The Usual Suspects: Backyard Birds in Summer

Summer is in full swing in our little corner of Alameda.  Though our grass is a sea of dust and exposed sprinkler pipe, the birds don't seem to mind it in the least.  A small family of house sparrows along with the local towhees are frequent visitors.  They hop about pecking invisible weed seeds, insects, and have even deigned it the best spot for a nice dust bath.  Our yellow lab looks on quizzically as they flounder and flutter, digging themselves a nice trough with their beaks, feet and wings.  They wallow and fling the dust.  I almost expect them to writhe on their backs in the ecstasy of this sea of warm dirt.  When they take off, they leave little trails of dust in the air following them, mini-contrails.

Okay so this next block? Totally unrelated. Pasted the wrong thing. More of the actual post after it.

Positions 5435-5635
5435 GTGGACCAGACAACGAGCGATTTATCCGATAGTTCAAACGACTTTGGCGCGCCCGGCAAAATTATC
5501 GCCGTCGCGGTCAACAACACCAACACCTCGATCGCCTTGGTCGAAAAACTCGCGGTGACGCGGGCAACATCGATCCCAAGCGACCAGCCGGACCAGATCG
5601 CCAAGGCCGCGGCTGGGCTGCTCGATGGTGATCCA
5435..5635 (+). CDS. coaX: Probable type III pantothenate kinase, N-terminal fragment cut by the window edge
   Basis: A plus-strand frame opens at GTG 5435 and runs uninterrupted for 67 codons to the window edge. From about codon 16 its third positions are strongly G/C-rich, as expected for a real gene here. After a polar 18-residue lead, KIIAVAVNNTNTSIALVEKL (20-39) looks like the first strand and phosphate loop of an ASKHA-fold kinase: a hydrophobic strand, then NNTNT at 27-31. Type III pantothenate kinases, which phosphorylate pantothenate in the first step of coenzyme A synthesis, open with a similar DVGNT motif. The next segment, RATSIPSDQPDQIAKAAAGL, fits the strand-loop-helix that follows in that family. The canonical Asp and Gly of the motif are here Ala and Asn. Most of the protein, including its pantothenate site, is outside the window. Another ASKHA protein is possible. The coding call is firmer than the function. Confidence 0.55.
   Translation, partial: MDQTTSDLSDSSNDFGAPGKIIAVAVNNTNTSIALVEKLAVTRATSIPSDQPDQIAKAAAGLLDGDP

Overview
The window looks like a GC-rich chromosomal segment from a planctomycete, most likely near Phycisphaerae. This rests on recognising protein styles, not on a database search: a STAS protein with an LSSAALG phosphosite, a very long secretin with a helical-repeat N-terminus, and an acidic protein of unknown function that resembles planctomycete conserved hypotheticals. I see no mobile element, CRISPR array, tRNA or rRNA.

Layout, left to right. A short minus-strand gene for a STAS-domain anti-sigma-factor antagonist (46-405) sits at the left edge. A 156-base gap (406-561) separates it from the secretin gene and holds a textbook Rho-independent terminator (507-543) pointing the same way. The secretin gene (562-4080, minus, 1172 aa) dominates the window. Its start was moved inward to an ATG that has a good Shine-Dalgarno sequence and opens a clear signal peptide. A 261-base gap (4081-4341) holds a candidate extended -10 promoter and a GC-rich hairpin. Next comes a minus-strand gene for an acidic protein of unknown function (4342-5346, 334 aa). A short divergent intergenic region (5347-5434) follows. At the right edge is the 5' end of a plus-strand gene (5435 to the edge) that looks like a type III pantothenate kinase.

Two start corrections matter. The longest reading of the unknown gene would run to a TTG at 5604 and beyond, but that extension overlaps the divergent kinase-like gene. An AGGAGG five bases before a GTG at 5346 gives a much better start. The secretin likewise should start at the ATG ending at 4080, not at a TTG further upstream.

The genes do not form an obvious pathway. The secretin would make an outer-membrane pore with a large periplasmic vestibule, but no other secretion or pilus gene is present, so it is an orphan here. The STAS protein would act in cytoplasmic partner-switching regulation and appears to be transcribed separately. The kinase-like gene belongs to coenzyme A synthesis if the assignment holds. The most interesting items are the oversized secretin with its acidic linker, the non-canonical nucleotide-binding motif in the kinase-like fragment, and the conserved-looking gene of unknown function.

The towhees are special favorites of mine.  I've nicknamed one of the adults Whitewing,  It has two distinctive, small white feathers on its closed wings.  It's nesting somewhere in the neighborhood this year, but not in our yard.  It nested in the Camellia tree a few years ago, right outside our boys bedroom window.  It was thrilling to see the young nestlings and watch them fledge.  We're getting ready for the bittersweet experience of fledging one of our own young this fall when our eldest heads off for his first year away at college.  The uncertainty of these economic times adds additional stress to the art of helping our young man to fly and be free.


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